The Gothic Cathedral: Origins of Gothic Architecture and the Medieval Concept of Order (Otto Georg Von Simson, 2017/#76): I'm not sure how canonical (pun not intended, but not regreted either) is noawadays this interpretation, but even if a creative misreading in the Bloomian sense, this is a fascinating view of Gothic architecture (in the Medieval original, not post-Medieval interpretation). The basic idea is that, mostly via St Augustine, the Neoplatonists, and a certain St. Dennis that conflated both a medieval local saint and the nearly Apostolic Pseudo-Dionysius, the basic structure of the cosmos was geometrical (in the sense of ratios), which meant musico-mathematical (in the Pythagorean sense), which meant in a way architectonical (in the Augustinan sense in which music and architecture aren't spiritual because they transmit beauty, the transmit beauty because they are spiritual); God was the Architect, His cosmos theologically transparent, the first self-revelation, before the Incarnation. In that sense, a building guided by divine proportions of geometrical nature (1:1, 1:2, 2:3, the "true measure" of the square root of two, the Golden Ratio, etc) wasn't, unlike the Romanesque case, an *image* of the trascendental (which, in the Medieval metaphysics, was the only real), but rather a *model*, and in that sense, sharing, in a way both anagogical and literal, the trascendent. Abbot Suger, whom the author grants a lot of control on the design, is told to have built theology, a phrase I like very much, where light — the least "physical" of the physical phenomena — and proportion were, well, transparently the point. By the way, Solomon's Temple was held to have been the first of the divinely inspired buildings (its measurements, as described by the Bible, of critical architectural-metaphysical (less of a distinction for them) importance). The book doesn't mention this, but *now* I get why the Freemasons traced their origins to the builders of Solomon's temple, through the Medieval ones (this is, before it got mixed with the pre-Champollion pseudo-Egyptian strain of occultism), and why they chose the compass and the angle as symbols. If you grant all of the above metaphysics (in whatever diluted or mostly-forgotten format), then the builders of Solomon's Temple had direct access to metaphysically central secrets about the true structure of the universe, some of which they could conceivably have transmitted through (anachronistic for most of the period) guilds. My impression is that by the time of the Masonic order, they had forgotten the actual theology behind the architectural metaphor, so they used whatever version of the Hermetic Misunderstanding they had at hand (I mean, the idea of macro-micro correspondences is indeed Neoplatonic, but they focused on, as it were, ideographic or linguistic similitudes rather than geometrical (in the contextual sense) anagogical relationships. Even disregarding the Pagan content, I suspect neither Sugernor Augustine would have approved of a God that were less a Musician/Architect than an Edward Nygma. It wasn't how things sounded or looked like, but how they embodied, always imperfectly, metaphysical truths (of course, this is one interpretation of one intellectual strand in one place and time; it could even not be enough to be a good partial description — but it's certainly an interesting description of a fascinating worldview, and that's enough to recommend the book).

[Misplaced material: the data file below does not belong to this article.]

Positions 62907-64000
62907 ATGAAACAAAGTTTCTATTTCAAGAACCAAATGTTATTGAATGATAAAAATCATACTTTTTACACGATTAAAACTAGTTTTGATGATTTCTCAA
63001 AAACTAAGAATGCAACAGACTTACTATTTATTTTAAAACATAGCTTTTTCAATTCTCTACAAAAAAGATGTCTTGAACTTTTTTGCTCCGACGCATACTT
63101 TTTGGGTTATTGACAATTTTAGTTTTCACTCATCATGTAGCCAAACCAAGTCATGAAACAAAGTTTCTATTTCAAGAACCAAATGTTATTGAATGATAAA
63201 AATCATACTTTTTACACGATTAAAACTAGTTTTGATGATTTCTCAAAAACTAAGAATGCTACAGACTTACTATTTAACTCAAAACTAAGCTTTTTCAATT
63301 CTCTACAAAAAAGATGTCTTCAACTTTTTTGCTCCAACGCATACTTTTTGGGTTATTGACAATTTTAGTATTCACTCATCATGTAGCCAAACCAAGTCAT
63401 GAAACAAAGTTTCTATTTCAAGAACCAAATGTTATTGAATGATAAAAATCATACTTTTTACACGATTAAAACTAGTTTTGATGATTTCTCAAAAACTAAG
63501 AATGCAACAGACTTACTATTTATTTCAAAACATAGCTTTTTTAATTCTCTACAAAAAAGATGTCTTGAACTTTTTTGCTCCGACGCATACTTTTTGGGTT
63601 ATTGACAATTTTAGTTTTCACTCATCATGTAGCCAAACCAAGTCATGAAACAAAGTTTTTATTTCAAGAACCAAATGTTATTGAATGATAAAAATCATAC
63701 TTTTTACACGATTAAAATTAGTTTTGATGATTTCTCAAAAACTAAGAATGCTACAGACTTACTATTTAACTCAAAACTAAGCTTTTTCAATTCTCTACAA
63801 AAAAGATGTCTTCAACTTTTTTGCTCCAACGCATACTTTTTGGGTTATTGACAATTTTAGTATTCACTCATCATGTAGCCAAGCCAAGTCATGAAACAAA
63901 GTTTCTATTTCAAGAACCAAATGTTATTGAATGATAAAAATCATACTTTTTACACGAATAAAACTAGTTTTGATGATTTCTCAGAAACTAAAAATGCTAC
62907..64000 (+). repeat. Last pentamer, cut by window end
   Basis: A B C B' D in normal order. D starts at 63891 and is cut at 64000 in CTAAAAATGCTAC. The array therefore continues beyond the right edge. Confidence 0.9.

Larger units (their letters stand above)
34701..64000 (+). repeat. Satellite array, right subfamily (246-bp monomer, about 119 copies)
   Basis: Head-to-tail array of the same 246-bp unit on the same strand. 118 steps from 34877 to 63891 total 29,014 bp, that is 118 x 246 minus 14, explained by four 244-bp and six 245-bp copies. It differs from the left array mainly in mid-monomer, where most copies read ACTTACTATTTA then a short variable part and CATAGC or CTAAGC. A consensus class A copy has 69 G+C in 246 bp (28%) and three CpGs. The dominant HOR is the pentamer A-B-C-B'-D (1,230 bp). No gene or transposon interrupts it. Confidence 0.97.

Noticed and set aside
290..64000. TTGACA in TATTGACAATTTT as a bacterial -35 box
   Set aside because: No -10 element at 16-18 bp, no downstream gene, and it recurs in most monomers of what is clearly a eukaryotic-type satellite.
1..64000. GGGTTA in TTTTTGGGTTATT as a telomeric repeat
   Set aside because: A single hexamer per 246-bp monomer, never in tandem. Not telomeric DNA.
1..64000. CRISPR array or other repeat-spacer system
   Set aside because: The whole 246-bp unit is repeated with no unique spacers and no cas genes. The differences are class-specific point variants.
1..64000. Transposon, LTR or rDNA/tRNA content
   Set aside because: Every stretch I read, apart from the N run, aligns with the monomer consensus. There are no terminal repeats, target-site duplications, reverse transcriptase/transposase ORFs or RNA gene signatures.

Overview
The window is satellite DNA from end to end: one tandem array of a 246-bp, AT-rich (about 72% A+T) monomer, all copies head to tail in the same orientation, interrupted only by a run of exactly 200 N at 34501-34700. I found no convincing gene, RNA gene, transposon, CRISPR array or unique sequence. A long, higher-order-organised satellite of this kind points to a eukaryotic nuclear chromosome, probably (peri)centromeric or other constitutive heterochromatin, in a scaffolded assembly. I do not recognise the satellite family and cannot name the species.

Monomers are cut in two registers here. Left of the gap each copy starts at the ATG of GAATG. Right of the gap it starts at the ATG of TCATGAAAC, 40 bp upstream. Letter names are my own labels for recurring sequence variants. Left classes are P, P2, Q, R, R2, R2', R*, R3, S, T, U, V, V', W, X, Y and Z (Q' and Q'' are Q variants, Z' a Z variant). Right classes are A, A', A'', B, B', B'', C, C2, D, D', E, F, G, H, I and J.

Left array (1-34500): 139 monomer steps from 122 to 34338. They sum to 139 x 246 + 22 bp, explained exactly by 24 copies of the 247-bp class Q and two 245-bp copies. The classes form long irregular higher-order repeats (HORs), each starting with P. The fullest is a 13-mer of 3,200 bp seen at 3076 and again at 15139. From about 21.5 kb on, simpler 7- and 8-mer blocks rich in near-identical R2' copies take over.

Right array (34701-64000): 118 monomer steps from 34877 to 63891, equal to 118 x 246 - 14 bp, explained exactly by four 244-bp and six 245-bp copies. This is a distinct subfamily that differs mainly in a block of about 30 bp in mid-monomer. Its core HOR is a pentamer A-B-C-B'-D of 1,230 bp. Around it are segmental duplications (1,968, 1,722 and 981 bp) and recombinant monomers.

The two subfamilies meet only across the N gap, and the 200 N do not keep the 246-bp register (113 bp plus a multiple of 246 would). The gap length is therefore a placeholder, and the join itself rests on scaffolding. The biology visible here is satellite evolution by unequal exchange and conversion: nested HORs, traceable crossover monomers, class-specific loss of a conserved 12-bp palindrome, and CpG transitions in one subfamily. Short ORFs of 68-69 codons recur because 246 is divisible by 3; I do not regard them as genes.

Subotai the Valiant: Genghis Khan's Greatest General (Richard A. Gabriel, 2017/#77): A bit hagiographical, and somewhat repetitive, but it's not uninteresting, and it's inarguable that Subotain was one of the greats. It's interesting how, to a larger degree than I thought, the Mongol conquests sort of happened (e.g., the thing with the caravan which ended up with the conquest of the Khwarezmid Empire, a brutal and strategically brilliant campaign). Another thing this book reinforced for me is how, for most of history and for most political organizations, paying tribute/bribes/lunch money to each other was one of those things, and didn't seem to feel like a mortal disgrace to anybody. Plenty of ways to save face, anyway. (I do wonder if democracies are somewhat less rational in that sense.) The author claims that the Mongol operational art ended up influencing WWII Germany through the ideas they picked up from the Soviets before the war, which they learned, surprisingly or perhaps not, not from their painful history with the Mongols, but from historical research of the steppe people in their territory (which the conveniently forgot when Stalin did one of his purges). It's a somewhat tenous link, depending on the influence of specific people at specific moments, but I find it believable enough.